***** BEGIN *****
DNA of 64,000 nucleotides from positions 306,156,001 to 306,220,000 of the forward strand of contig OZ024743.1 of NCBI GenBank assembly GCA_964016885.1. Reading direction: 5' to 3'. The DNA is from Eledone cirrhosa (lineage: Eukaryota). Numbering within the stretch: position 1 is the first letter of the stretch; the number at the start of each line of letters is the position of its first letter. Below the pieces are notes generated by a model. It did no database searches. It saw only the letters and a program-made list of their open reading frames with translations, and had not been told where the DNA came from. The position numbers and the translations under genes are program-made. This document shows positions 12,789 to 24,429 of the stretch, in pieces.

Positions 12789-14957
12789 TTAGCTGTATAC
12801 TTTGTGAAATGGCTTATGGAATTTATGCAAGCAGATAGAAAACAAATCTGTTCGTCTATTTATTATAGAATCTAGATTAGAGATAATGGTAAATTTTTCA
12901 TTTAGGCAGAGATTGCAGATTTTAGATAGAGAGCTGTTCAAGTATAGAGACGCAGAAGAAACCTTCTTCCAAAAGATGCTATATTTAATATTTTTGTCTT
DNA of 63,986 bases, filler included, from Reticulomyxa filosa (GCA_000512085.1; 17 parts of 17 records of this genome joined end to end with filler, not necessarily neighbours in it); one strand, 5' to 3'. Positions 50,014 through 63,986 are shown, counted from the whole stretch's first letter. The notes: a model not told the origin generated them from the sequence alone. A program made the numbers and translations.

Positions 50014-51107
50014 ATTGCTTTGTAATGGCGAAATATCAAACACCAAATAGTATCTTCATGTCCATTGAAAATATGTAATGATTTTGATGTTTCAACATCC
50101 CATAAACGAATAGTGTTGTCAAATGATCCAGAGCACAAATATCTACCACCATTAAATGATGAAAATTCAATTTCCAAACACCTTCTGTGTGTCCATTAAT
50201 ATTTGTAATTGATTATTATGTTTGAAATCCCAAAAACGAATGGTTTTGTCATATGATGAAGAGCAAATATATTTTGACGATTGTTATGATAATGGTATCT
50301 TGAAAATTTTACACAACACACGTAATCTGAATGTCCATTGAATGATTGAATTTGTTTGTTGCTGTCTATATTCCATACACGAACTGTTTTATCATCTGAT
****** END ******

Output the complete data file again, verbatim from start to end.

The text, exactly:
DNA of 64,000 nucleotides from positions 306,156,001 to 306,220,000 of the forward strand of contig OZ024743.1 of NCBI GenBank assembly GCA_964016885.1. Reading direction: 5' to 3'. The DNA is from Eledone cirrhosa (lineage: Eukaryota). Numbering within the stretch: position 1 is the first letter of the stretch; the number at the start of each line of letters is the position of its first letter. Below the pieces are notes generated by a model. It did no database searches. It saw only the letters and a program-made list of their open reading frames with translations, and had not been told where the DNA came from. The position numbers and the translations under genes are program-made. This document shows positions 12,789 to 24,429 of the stretch, in pieces.

Positions 12789-14957
12789 TTAGCTGTATAC
12801 TTTGTGAAATGGCTTATGGAATTTATGCAAGCAGATAGAAAACAAATCTGTTCGTCTATTTATTATAGAATCTAGATTAGAGATAATGGTAAATTTTTCA
12901 TTTAGGCAGAGATTGCAGATTTTAGATAGAGAGCTGTTCAAGTATAGAGACGCAGAAGAAACCTTCTTCCAAAAGATGCTATATTTAATATTTTTGTCTT
DNA of 63,986 bases, filler included, from Reticulomyxa filosa (GCA_000512085.1; 17 parts of 17 records of this genome joined end to end with filler, not necessarily neighbours in it); one strand, 5' to 3'. Positions 50,014 through 63,986 are shown, counted from the whole stretch's first letter. The notes: a model not told the origin generated them from the sequence alone. A program made the numbers and translations.

Positions 50014-51107
50014 ATTGCTTTGTAATGGCGAAATATCAAACACCAAATAGTATCTTCATGTCCATTGAAAATATGTAATGATTTTGATGTTTCAACATCC
50101 CATAAACGAATAGTGTTGTCAAATGATCCAGAGCACAAATATCTACCACCATTAAATGATGAAAATTCAATTTCCAAACACCTTCTGTGTGTCCATTAAT
50201 ATTTGTAATTGATTATTATGTTTGAAATCCCAAAAACGAATGGTTTTGTCATATGATGAAGAGCAAATATATTTTGACGATTGTTATGATAATGGTATCT
50301 TGAAAATTTTACACAACACACGTAATCTGAATGTCCATTGAATGATTGAATTTGTTTGTTGCTGTCTATATTCCATACACGAACTGTTTTATCATCTGAT